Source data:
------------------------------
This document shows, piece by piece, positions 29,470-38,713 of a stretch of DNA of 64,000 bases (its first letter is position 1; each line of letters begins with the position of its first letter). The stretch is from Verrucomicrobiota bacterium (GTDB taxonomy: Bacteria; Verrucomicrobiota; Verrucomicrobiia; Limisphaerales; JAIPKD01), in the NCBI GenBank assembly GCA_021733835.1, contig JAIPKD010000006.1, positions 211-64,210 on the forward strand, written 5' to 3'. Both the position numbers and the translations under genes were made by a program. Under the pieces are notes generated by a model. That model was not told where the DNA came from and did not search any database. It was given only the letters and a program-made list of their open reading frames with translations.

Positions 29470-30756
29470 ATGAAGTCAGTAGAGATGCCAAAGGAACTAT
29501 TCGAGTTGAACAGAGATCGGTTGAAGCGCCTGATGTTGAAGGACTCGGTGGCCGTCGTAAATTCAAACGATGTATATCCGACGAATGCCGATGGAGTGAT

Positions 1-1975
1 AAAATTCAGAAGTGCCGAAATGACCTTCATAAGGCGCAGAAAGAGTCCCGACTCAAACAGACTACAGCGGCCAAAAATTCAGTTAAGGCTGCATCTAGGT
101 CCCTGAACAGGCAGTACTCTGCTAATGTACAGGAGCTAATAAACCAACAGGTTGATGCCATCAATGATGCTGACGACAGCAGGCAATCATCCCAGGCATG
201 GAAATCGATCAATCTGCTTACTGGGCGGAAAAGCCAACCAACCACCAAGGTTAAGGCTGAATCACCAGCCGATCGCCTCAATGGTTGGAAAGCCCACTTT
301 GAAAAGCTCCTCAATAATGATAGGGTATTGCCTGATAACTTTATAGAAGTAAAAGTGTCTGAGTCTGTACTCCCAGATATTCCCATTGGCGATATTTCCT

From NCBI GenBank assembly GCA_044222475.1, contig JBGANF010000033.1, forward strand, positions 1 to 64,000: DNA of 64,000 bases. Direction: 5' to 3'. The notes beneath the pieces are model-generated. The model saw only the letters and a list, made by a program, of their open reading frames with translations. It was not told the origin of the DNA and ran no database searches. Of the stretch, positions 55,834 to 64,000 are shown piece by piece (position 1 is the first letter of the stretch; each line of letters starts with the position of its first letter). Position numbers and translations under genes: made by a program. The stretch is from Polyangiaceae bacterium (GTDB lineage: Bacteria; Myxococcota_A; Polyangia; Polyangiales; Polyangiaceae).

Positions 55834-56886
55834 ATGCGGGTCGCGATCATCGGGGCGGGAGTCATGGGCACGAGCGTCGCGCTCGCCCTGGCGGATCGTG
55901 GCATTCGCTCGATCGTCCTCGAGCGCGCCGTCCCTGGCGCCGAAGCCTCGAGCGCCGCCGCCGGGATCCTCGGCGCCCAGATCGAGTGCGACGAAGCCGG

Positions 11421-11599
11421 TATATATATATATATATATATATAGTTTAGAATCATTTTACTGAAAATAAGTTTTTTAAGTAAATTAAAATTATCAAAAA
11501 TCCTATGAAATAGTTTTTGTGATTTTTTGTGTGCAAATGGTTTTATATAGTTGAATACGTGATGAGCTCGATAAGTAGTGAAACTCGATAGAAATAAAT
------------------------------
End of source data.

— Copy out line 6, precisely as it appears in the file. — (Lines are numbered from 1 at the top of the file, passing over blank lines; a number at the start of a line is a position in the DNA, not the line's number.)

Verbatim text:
1 AAAATTCAGAAGTGCCGAAATGACCTTCATAAGGCGCAGAAAGAGTCCCGACTCAAACAGACTACAGCGGCCAAAAATTCAGTTAAGGCTGCATCTAGGT